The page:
Carlton Brantley, et al v. Muscogee County School Distric, et al


Opinion issued by court as to Appellants Godfrey Biggers, Carlton Brantley, Henry Crawford, Larry Dowdell, Melvin Griffin, Pondiel Mabry, William Marshall, Connie McCoy, Hayward Parham, Reginal Richardson, Jerry Starks, Patrick Stroud, Larry Thompson and Calvin Williams. Decision: Affirmed. Opinion type: Non-Published. Opinion method: Per Curiam.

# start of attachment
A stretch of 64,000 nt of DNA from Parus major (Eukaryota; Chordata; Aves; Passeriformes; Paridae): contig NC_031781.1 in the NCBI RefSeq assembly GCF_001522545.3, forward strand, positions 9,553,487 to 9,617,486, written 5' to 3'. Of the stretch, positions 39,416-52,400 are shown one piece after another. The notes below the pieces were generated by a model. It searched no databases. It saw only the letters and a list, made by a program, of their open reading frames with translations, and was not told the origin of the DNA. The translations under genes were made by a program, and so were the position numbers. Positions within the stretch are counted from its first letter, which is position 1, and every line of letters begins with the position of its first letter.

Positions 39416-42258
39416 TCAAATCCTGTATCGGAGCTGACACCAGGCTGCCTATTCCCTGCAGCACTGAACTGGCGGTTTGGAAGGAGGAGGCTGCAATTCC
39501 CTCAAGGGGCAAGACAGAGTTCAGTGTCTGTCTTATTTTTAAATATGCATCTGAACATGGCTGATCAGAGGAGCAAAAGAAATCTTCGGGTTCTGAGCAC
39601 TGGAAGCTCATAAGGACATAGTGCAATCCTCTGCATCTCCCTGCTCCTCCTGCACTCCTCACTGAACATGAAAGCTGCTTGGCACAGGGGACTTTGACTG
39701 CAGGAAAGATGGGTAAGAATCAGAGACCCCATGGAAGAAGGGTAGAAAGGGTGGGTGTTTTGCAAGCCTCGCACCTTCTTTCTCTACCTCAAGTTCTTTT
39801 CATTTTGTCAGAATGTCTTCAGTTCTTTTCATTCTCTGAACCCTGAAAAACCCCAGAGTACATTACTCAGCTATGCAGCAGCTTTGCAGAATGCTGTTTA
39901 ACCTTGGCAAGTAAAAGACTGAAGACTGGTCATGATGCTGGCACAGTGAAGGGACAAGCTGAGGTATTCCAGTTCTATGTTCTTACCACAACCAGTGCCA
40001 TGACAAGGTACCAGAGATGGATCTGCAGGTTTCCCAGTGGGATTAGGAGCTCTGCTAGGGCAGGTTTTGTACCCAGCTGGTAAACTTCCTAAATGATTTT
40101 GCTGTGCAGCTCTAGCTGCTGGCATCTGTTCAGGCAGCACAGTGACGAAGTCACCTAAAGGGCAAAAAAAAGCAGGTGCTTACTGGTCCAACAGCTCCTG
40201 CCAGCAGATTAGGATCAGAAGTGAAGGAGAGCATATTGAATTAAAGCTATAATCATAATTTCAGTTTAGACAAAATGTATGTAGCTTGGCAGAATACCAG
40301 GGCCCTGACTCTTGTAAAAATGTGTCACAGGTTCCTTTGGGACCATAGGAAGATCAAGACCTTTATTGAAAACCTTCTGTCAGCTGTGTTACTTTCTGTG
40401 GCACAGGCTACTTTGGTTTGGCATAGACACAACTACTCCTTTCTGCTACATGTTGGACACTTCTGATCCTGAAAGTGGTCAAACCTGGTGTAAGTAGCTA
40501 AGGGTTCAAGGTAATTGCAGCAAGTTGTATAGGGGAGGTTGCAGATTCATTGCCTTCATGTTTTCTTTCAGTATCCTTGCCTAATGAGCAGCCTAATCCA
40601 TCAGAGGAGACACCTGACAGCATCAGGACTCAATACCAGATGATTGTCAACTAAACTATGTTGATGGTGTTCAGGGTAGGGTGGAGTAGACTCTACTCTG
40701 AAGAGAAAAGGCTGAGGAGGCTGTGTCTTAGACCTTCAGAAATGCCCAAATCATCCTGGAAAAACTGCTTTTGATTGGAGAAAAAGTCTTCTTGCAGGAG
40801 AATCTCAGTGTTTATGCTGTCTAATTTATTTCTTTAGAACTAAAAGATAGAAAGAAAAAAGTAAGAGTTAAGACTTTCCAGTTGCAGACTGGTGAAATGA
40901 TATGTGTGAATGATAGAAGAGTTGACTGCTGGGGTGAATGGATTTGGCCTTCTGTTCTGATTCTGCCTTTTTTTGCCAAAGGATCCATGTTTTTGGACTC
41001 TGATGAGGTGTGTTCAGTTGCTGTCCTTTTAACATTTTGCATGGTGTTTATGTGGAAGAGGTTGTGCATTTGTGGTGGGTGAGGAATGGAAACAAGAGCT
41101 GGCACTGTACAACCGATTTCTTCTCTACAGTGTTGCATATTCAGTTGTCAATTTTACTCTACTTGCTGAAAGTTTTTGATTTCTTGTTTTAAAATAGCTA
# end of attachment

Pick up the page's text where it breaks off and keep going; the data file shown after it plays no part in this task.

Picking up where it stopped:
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Case: 12-16099 Date Filed: 09/24/2013 Page: 1 of 7 [DO NOT PUBLISH] IN THE UNITED STATES COURT OF APPEALS FOR THE ELEVENTH CIRCUIT ________________________ No. 12-16099 ________________________ D.C. Docket No. 4:10-cv-00077-CDL CARLTON BRANTLEY, LARRY DOWDELL, MELVIN GRIFFIN, PONDIEL MABRY, CONNIE MCCOY, HAYWARD PARHAM, REGINAL RICHARDSON, JERRY STARKS, LARRY THOMPSON, WILLIAM MARSHALL, GODFREY BIGGERS, PATRICK STROUD, CALVIN WILLIAMS, HENRY CRAWFORD, Plaintiffs - Appellants, JOHN DOE, Plaintiff, versus MUSCOGEE COUNTY SCHOOL DISTRICT, Case: 12-16099 Date Filed: 09/24/2013 Page: 2 of 7 DON A. COOPER, JR., KINARD LATHAM, CAROL FRENCH, MARIE STRINGFELLOW, THOMAS M. SHELLNUTT, SR., JERRY DUCK, Defendants - Appellees, JOHN DOE, Defendant. __________________________ Appeal from the United States District Court for the Middle District of Georgia __________________________ (September 24, 2013) Before PRYOR and HILL, Circuit Judges, and O’KELLEY, ∗ District Judge. PER CURIAM: Plaintiffs appeal the grant of summary judgment to defendants on their discrimination claims under Title VII and Sections 1981 and 1983 as well as various other federal and state law claims. The district court held that most of these claims are time-barred, and that the remainder are without merit. For the following reasons, we shall affirm. ∗ Honorable William C. O’Kelley, United States District Judge for the Northern District of Georgia, sitting by designation. 2 Case: 12-16099 Date Filed: 09/24/2013 Page: 3 of 7 I. Plaintiffs are fourteen former and current plant services and custodial employees of defendant Muscogee County School District (the “school district”). Plaintiffs’ claims arise out of their having been denied access to a retirement plan called the Teachers’ Retirement System (the “TRS”). Plaintiffs assert that similarly-situated white employees were granted access to the desirable retirement plan, while they were relegated to a less generous retirement system. Plaintiffs claim that the school district’s actions in this regard were the product of intentional racial discrimination. Plaintiffs also assert these claims against several individual employees who allegedly participated in the retirement system discrimination. 1 The school district responds that the TRS is a retirement plan for employees with supervisory responsibilities and job titles and that none of the plaintiffs in this case held such a job. The school district also asserts that the majority of plaintiffs’ claims in this action are time-barred. II. 1 Plaintiffs raised several additional claims of retaliation, disparate impact, and due process violations at the summary judgment stage of the district court proceedings. As these claims were not found in plaintiffs’ Second Amended Complaint, the district court did not consider them. Nor do we. 3 Case: 12-16099 Date Filed: 09/24/2013 Page: 4 of 7 This case does not involve complex issues of law. The law is quite clear that the school district may not deny access to the more generous retirement system on the basis of race. Rather, this case is about facts.2 The fact is that in the 1980’s, several white employees were permitted to enroll in the TRS retirement plan even though, as plant services employees, they were not supervisors and, therefore, not qualified to participate in that plan. This mistake was made by one employee, Kinard Latham, who served as the school district’s plant services director from 1974 to 1996. Latham understood the term “supervisor” to include someone who “supervised” a “person, tool, or task.” Therefore, in the 1980s Latham permitted, even encouraged, several plant services employees to inflate their job titles to include the word “manager” or “supervisor” in their applications to the TRS. The TRS mistakenly accepted these employees for membership. According to plaintiffs, these employees were white. In 1993, Latham tried to help more employees – including several of the instant plaintiffs3 -- gain access to the TRS. At his prompting, the school district wrote a letter to the TRS requesting admission for these employees. The letter 2 This discussion of the facts is synthesized from the extremely painstaking findings of fact found in the district court’s sixty-page, thorough opinion upon which it based its judgment. 3 Plaintiffs Biggers, Dowdell, Griffin, and Richardson were all in this group. 4 Case: 12-16099 Date Filed: 09/24/2013 Page: 5 of 7 contained the employees’ actual job titles but stated that the employees were “employed in positions which encompass supervisory responsibilities.” The TRS rejected these applications, finding that it did not appear that any of these employees were eligible for TRS membership. At this time, the TRS also provided the school district with a clear definition of the terms “supervisor” and “manager.” Latham’s actions led to a series of school district investigations and process changes in the personnel department. Unfortunately, Latham’s actions also led to miscommunication, gossip and distrust among plant services employees. These employees who believed that had been unfairly excluded from the TRS complained to the NAACP, filed a state court lawsuit in 2007, and ultimately this action. Based upon these facts, the district court concluded that the TRS was the statutory entity with authority to determine eligibility for the TRS retirement plan and that Latham’s actions were unauthorized. The district court concluded that it was clear that, although Latham facilitated membership in the TRS for several unqualified employees, these plaintiffs “were not eligible for TRS enrollment based on their job titles and job duties.” Finally, the district court concluded that none of the instant plaintiffs was eligible for membership in the TRS. We agree. Furthermore, the majority of these plaintiffs’ Section 1981 and 1983 claims are time-barred. The statute of limitations for Section 1983 claims is two years. 5 Case: 12-16099 Date Filed: 09/24/2013 Page: 6 of 7 The statute begins to run when “the facts which would support a cause of action are apparent or should be apparent to a person with a reasonably prudent regard for his rights.” Lovett v. Ray, 327 F.3d 1181, 1182 (11th Cir. 2003) (internal quotation marks omitted). The statute for Section 1981 claims is four years and begins to run when plaintiffs should reasonably have discovered the alleged violations. In this case, there is no doubt that most of these plaintiffs had actual knowledge of the facts supporting their present claims well outside of the statutory limitations periods.4 The district court’s opinion, which carefully documents the undisputed facts undergirding each plaintiff’s claim of discrimination, makes perfectly clear that the undisputed evidence is that each of these plaintiffs knew of their rejection by the TRS and believed it to be racially motivated more than four years before this action was filed. Therefore, these claims are time-barred.5 4 Plaintiffs Brantley, Mabry, McCoy, Parham, and Thompson asserted timely Section 1981 claims. These claims were considered but rejected on the merits. Plaintiff Williams asserted timely claims under both Section 1981 and 1983. Brantley’s Title VII claim was timely but abandoned. 5 Plaintiffs attempt to raise a continuing violation defense to this time bar under the authority of the Lilly Ledbetter Fair Pay Act of 2009. We decline to consider this argument because it was not raised before the district court, but we note that several courts have held that the Fair Pay Act does not apply to non-compensation claims of discrimination. See Schuler v. PricewaterhouseCoopers, LLP, 595 F.3d 370, 375 (CADC 2010); Noel v. The Boeing Co., 622 F.3d 266, 273-74 (3d Cir. 2010). 6 Case: 12-16099 Date Filed: 09/24/2013 Page: 7 of 7 III. After careful review of the district court’s opinion and order, we find no reversible error. Our independent review of the record confirms that the district court’s grant of summary judgment to defendants is due to be AFFIRMED. 7